Sex Over Love Deluxe
Sex Over Love, Blaqbonez’s latest album, was a creative pivot from the heavy battle raps that defined his come-up. Instead, he sought to redefine his style to accommodate a larger audience, with big ambitions for superstardom. “I’ve made a decision that it’s always best to evolve rather than try to please the same people. At the end of the day, nobody wants to keep hearing the same exact song over and over”, he told PAM in an interview. Nigerian music’s official bad boy now releases five new tracks in a deluxe version of his recent album.
Following his critically acclaimed 2019 record The Balance, the legendary South African pianist and composer now returns with Solotude, an album recorded at his latest concert at Hirzinger Hall, Germany. Due to lockdown restrictions at the time of recording, Ibrahim decided to record a solo piano performance instead of the annual concert that he normally plays to celebrate his birthday. On this new album, he explores modern jazz styles, reinterpreting well-loved songs and recent album tracks, as well as some new compositions such as “In-Tempo,” “Once Upon A Midnight,” and “Signal On A Hill.”
Giant + Guitar LP reissued
Born in 1945 in Cairo, Omar Khorshid pioneered an Egyptian brand of rock in the 1970s, a sound full of musical experiments, particularly when it came to the guitar. Following the reissue of his mythical album With Love last February, Wewantsounds now turns to Giant + Guitar. Recorded by renowned Lebanese sound engineer Nabil Moumtaz, the album features the sound of Khorshid’s unique electric guitar playing mixed with Arabic melodies over beautifully psychedelic arrangements.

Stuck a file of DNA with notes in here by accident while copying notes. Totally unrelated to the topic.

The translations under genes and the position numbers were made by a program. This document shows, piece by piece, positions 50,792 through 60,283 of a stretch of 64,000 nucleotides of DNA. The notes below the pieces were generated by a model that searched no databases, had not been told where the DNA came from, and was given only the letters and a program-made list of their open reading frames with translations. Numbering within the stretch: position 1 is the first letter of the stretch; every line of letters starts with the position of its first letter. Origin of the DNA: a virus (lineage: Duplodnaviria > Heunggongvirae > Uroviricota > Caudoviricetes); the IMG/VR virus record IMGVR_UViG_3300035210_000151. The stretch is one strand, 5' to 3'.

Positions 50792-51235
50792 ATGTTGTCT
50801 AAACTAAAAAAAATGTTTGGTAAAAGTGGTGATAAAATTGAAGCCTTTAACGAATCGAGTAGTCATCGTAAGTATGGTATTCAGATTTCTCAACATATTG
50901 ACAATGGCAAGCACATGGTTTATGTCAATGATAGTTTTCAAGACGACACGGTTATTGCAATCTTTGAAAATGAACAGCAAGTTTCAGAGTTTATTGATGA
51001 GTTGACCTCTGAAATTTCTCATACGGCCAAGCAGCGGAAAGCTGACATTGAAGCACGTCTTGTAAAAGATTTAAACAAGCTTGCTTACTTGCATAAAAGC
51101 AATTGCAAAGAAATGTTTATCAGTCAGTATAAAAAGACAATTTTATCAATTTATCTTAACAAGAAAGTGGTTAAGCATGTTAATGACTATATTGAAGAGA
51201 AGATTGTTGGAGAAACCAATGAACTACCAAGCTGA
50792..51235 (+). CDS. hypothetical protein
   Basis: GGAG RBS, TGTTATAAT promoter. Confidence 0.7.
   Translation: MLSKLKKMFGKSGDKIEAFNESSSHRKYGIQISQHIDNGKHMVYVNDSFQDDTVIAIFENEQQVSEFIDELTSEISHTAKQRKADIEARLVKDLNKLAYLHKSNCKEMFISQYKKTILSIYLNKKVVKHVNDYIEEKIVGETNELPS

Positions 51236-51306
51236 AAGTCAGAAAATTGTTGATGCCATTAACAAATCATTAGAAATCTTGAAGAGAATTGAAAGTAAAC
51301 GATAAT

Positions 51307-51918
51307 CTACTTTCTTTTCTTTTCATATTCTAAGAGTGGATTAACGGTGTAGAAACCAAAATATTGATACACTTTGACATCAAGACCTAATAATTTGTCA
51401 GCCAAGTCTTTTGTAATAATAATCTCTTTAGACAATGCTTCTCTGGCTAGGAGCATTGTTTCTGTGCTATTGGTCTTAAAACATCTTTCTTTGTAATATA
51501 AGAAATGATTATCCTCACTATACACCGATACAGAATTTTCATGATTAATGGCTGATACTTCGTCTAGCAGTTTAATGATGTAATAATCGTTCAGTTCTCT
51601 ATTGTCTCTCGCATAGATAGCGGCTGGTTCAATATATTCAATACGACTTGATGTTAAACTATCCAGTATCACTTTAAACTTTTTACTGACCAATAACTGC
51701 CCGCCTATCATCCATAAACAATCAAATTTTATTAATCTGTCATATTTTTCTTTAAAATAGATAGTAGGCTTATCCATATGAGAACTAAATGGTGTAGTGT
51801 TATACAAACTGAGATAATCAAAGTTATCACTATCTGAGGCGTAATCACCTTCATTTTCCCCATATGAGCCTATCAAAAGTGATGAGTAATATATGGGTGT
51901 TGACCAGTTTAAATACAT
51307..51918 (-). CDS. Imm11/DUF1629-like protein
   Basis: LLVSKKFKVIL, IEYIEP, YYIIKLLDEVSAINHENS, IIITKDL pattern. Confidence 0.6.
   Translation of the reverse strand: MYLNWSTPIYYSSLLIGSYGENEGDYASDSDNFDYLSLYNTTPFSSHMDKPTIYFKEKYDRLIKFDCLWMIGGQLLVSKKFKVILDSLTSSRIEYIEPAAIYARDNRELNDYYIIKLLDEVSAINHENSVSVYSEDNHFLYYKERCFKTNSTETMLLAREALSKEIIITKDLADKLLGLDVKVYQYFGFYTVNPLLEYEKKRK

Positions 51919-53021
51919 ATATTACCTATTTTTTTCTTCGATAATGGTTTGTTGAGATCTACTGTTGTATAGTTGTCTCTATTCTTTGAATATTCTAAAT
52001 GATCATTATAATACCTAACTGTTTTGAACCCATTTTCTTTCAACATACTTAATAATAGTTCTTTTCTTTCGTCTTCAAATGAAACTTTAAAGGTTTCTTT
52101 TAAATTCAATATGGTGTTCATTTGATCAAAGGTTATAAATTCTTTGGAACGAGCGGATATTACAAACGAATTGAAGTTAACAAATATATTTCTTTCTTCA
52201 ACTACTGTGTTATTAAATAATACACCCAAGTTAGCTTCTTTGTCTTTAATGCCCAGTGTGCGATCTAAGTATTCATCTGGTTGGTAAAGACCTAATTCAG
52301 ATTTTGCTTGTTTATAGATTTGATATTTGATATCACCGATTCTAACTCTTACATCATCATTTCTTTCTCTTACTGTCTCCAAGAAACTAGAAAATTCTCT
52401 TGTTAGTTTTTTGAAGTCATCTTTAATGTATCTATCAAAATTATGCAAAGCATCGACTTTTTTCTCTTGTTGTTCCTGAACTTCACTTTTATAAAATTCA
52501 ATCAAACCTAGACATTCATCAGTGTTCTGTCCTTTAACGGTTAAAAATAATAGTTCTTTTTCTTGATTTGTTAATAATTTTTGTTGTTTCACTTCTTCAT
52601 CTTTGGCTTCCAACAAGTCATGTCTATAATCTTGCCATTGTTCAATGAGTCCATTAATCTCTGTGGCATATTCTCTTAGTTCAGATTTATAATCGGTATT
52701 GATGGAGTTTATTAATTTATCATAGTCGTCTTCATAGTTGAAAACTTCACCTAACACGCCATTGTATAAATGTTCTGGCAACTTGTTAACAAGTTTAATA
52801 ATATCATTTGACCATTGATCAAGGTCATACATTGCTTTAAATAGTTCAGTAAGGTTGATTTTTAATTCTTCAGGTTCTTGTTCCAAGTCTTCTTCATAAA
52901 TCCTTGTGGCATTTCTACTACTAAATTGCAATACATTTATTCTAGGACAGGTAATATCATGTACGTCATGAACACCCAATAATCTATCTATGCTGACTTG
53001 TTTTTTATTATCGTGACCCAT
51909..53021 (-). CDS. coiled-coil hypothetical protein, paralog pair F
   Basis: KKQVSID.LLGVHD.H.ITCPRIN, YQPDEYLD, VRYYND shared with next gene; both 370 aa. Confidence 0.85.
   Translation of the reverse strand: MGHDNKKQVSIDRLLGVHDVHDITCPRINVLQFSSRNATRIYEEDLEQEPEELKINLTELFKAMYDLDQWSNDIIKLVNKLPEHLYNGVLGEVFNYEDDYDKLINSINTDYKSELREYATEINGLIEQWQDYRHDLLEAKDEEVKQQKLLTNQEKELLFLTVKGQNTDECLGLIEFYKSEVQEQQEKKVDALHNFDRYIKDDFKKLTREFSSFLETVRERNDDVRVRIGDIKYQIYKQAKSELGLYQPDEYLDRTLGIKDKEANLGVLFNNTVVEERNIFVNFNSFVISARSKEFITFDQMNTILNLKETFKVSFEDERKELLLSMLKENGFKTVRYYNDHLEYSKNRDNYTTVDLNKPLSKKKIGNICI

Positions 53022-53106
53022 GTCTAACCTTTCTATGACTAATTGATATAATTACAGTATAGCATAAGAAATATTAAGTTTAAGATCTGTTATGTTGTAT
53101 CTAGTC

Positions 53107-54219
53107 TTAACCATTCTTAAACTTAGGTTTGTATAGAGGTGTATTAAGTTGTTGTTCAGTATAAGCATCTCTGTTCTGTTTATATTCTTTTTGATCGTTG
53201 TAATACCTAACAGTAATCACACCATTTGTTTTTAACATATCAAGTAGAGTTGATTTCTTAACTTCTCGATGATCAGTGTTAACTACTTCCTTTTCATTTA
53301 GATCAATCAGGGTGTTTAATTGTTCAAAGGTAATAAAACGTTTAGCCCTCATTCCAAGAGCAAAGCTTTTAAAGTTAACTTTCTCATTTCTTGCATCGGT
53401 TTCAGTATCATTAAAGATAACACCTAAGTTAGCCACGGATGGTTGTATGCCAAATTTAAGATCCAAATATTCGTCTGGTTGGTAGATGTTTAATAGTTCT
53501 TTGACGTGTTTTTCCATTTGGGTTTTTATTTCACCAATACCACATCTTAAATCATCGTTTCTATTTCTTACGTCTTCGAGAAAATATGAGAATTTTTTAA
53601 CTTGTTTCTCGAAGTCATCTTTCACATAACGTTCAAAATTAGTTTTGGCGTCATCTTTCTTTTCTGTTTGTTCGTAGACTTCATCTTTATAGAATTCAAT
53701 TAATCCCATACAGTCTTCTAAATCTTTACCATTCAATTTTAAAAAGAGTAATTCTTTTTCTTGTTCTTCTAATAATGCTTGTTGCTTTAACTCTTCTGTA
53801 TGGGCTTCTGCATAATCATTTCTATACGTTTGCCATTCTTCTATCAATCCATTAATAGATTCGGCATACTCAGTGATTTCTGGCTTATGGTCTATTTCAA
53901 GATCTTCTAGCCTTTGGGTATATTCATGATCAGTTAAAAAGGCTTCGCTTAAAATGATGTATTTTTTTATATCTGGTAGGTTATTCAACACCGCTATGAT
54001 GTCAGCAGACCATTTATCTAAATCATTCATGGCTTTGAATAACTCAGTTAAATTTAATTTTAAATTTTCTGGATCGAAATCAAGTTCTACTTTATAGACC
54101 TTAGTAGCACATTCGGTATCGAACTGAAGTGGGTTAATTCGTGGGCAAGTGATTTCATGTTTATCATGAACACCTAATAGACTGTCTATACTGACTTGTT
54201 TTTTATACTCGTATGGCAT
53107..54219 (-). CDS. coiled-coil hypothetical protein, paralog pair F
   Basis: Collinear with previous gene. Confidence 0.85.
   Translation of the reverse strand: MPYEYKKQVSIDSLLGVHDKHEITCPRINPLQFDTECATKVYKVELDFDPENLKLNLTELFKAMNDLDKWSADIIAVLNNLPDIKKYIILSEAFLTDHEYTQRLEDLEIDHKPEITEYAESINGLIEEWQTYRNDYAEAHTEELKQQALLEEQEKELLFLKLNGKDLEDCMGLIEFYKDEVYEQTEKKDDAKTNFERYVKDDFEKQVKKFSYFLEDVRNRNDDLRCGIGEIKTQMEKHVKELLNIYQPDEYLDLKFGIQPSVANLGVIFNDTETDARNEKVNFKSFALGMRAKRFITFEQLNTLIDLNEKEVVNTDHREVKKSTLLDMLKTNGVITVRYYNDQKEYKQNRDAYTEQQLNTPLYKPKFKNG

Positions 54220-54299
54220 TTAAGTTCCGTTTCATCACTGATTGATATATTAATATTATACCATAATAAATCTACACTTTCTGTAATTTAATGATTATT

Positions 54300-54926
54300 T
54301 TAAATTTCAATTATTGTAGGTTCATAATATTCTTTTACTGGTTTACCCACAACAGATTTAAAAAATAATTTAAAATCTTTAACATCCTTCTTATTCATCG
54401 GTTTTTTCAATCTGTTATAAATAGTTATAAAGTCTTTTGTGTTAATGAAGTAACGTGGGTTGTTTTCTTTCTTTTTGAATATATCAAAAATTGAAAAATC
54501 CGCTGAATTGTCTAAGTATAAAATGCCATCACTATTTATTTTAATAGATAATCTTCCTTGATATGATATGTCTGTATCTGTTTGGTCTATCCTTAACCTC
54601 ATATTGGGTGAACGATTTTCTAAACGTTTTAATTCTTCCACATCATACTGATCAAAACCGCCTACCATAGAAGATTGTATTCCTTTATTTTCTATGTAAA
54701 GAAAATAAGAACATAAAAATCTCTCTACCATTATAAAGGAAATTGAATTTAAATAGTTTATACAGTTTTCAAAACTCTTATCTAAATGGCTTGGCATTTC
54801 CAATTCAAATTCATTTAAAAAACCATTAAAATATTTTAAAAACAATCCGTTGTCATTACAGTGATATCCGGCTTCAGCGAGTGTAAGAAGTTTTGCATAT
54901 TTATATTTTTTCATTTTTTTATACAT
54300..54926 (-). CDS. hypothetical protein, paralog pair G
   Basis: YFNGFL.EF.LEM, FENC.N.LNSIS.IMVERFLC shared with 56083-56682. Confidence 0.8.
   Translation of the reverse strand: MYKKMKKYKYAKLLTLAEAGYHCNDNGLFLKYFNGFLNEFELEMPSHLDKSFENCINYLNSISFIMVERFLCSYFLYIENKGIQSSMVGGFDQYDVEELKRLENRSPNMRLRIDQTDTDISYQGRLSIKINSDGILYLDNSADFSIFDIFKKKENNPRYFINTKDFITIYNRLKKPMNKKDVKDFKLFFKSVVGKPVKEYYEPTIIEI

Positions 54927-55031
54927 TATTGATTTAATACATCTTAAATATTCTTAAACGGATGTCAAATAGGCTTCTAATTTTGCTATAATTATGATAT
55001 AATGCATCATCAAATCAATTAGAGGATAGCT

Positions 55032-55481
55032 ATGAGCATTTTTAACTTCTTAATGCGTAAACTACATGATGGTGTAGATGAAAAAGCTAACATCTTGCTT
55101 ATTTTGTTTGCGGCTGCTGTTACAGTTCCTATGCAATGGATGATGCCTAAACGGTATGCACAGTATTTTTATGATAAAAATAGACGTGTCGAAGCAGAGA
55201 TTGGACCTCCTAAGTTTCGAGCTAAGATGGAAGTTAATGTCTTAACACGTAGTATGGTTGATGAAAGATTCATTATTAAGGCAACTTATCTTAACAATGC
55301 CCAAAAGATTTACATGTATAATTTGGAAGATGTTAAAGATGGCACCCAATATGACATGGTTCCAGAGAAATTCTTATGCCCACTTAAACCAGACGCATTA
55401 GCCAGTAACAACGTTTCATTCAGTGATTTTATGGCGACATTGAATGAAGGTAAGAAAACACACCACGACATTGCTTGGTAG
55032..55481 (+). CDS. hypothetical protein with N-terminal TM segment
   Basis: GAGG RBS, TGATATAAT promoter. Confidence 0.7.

Of Congolese, Chadian, Serbian, Spanish and French descent, Danitsa’s music is an explosive blend of her different cultures and influences. Four years after the release of her first album Ego, critically acclaimed, she releases todat her new album SYCLE on the Island Records label. SYCLE is “an immersion in Danitsa’s artistic world and a synthesis of these last four years of experience, between international tour and travel”. With this new project, the singer showcases how she has found herself artistically, to offer us a mature and accomplished set of songs.
Holy Water Over Sons
Daedelus & Joshua Idehen
Having collaborated with Madlib and sampled by Drake, Daedelus is a pre-eminent and influential beat creator, joined here by rising poet Joshua Idehen. On Holy Water Over Sons, powerful yet vulnerable poems contemplating life as a black man are accompanied by otherworldly, future electronics. Its eight tracks of minimal mechanoid lamentation and ethereal electro-blues pulsate under meditations of race, depression, identity and grief. “We are living in a dark timeline”, Joshua says. “It felt dishonest not to speak on what I was feeling, watching everything unfold in the UK and US at the time.”